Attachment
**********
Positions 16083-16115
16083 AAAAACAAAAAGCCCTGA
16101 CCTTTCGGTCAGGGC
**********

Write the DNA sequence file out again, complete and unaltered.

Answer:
Positions 16083-16115
16083 AAAAACAAAAAGCCCTGA
16101 CCTTTCGGTCAGGGC